Marbelizing technique works nicely with thick colored batters. This is a plain flour batter base with lines of tomato and olive batter piped on top, feathered through with a toothpick. I then dehydrated them. I should have cut them before completely dry. These were broken into pieces. In any case, maybe the even greater discovery, apart from the pattern is that you can make an ultrathin noodle my spreading batter and drying it.
I'll have be a little more careful and deliberate with this, next time should work perfectly.
This is literally lettuce, tomato, celery, carrot, red cabbage and cucumbers. Dehydrated. Mixed with 50 percent flour. Ground. Water added to make dough. Rolled out. Boiled. Rinsed in cold water and dressed in olive oil and vinegar, then with some homemade cold chicken stock poured over. And a grind of pepper. Tastes like a salad, but the texture in your mouth is clearly noodle soup. Not just beautiful but delicious.
Microwave Noodles. I do believe I've invented a new noodle technique.
Rice and sweet potato flour batter piped onto a silpat and microwaved
for 1 minute 15 seconds. Then boiled. Ultrathin "microwave" noodles or
This is a broccoli rabe noodle with tiny meatballs in beef broth. The rabe is chopped, dehydrated, ground and then worked in 50-50 with flour and egg to bind. Rolled and cut by hand. The meatballs are just rolled and tossed in the pot, no seasoning, since the noodles are all fresh and green.
These are ravioli made with wild sow thistle harvested from my yard, rolled into pasta sheets, stuffed with ricotta and moistened with chicken broth. A little parm on top. I really thought they were dandelions, but was told otherwise. All the same very tasty.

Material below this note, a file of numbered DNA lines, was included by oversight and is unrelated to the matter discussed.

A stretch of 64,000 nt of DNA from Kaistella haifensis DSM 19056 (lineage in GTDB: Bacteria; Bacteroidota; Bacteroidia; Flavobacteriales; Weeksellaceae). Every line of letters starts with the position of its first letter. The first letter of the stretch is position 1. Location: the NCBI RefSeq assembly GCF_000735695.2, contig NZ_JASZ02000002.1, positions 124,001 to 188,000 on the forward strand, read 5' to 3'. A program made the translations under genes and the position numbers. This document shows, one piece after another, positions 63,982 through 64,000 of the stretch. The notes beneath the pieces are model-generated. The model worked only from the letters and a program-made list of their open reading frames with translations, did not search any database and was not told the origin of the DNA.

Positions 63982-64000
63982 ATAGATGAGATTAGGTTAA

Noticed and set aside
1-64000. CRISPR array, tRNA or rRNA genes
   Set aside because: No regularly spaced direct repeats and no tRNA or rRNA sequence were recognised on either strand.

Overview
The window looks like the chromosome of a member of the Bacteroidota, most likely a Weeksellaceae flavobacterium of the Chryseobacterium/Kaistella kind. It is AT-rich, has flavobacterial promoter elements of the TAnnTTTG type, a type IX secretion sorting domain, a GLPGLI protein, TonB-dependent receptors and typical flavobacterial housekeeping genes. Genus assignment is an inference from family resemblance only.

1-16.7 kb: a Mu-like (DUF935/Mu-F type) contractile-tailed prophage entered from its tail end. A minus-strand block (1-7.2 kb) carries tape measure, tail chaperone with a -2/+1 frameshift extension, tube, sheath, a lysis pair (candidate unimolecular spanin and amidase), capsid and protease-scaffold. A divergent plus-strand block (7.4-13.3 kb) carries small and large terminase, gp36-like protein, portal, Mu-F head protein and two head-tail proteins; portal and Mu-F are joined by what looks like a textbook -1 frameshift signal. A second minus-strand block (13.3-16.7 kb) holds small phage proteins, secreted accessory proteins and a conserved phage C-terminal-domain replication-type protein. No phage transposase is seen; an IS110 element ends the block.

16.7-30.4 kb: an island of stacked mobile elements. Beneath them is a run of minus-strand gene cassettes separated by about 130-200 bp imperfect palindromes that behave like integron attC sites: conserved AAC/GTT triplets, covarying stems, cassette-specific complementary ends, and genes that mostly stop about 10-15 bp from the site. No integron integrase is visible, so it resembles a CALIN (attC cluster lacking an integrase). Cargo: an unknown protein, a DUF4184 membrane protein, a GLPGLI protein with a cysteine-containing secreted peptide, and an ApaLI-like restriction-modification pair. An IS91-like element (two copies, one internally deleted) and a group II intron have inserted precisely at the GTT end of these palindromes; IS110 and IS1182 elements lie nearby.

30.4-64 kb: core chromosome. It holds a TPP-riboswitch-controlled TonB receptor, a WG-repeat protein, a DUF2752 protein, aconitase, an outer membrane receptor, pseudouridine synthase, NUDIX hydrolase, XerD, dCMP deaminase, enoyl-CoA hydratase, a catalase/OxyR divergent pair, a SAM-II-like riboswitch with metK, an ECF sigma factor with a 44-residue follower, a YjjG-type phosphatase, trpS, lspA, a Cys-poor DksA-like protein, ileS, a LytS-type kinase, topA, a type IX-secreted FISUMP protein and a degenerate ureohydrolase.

These are hand cranked rigatoni made from fresh yuca/cassava with some chopped kale. Very chewy and aromatic. And gluten free of course.
Food Historian at the University of the Pacific. Director of Food Studies in San Francisco.
Author of Eating Right in the Renaissance, Food in Early Modern Europe, Cooking in Europe 1250-1650, The Banquet, Beans (2008 IACP Jane Grigson Award) and Pancake. A cookbook with Rosanna Nafziger THE LOST ART OF REAL COOKING.
Coeditor of The Lord's Supper with Trudy Eden and Editor of A Cultural History of Food: The Renaissance.
Food Cultures of the World Encyclopedia (4 vols.) Three World Cuisines: Italian, Mexican and Chinese recently won the Gourmand World Cookbook Awards Best Foreign Cuisine book in the World. The Routledge International Handbook to Food Studies is in print.
A sequel to the cookbook - entitled THE LOST ARTS OF HEARTH AND HOME.
Latest Books: Grow Food, Cook Food, Share Food from Oregon State U Press, a little book on Nuts from Reaktion and The Food History Reader from Bloomsbury. The Most Excellent Book of Cookery (translation of a 16th c. French Cookbook with Tim Tomasik) from Prospect Books. Not to mention THE BEAST: The Food Issues Encyclopedia for Sage. Latest: At the Table. Noodle Soups coming up next!